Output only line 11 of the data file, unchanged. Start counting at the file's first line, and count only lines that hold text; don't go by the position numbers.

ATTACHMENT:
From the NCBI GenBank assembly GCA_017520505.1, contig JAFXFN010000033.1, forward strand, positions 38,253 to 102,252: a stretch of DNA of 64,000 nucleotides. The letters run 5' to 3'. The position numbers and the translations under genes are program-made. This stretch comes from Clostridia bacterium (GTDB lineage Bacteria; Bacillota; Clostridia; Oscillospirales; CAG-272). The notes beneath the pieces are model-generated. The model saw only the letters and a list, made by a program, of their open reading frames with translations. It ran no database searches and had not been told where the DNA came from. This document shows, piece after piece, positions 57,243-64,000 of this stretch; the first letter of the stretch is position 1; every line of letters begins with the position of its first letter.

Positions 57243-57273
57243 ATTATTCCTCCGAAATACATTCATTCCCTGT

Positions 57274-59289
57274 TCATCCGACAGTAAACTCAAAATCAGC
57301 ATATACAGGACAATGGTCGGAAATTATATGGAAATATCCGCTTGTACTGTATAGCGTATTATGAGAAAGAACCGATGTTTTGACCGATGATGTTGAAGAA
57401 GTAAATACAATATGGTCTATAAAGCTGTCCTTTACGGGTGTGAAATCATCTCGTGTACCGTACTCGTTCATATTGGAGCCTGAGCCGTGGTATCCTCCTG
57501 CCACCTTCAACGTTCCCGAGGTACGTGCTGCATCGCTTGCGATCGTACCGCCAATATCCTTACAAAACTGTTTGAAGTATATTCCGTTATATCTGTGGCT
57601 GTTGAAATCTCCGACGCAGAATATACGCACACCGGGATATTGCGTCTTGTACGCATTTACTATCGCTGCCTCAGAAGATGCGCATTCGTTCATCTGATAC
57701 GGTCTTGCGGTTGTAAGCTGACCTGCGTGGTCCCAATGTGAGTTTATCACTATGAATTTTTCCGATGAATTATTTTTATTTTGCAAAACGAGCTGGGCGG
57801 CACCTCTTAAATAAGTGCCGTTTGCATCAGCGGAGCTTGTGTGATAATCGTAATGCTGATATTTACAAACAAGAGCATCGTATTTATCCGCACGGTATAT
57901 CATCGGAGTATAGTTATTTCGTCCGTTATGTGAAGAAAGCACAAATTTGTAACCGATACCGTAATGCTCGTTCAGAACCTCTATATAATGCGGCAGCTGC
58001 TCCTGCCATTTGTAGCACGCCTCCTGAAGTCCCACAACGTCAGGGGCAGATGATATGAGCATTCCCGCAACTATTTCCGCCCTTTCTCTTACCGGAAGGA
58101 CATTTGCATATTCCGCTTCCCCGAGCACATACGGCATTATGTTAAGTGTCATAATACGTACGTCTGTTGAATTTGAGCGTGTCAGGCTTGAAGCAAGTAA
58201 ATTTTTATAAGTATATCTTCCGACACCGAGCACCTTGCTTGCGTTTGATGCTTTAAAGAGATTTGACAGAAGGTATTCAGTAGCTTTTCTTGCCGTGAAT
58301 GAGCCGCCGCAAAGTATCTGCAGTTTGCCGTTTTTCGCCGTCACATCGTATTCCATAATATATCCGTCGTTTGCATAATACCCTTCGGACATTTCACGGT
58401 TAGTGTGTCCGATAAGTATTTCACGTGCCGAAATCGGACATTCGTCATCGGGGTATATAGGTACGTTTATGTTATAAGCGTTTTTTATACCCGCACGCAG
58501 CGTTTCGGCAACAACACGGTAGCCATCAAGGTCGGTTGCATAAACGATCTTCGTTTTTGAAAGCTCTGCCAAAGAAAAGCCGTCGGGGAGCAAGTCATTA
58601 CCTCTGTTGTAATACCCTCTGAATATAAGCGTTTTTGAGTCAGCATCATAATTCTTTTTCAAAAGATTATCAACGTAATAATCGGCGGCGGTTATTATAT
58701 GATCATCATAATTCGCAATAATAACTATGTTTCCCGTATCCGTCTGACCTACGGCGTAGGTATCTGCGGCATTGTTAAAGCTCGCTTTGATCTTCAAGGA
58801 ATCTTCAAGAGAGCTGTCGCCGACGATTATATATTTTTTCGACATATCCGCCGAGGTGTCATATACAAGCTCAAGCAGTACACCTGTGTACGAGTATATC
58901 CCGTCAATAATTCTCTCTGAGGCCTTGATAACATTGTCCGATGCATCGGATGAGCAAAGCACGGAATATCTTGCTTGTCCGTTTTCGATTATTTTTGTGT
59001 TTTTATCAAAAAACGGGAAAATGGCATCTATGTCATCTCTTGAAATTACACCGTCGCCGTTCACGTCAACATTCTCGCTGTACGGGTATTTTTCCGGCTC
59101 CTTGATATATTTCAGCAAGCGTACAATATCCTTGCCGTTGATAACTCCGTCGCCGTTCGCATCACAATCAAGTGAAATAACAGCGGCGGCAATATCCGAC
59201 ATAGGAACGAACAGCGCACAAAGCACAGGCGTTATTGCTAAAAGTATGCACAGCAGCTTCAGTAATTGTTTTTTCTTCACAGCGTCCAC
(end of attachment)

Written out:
57801 CACCTCTTAAATAAGTGCCGTTTGCATCAGCGGAGCTTGTGTGATAATCGTAATGCTGATATTTACAAACAAGAGCATCGTATTTATCCGCACGGTATAT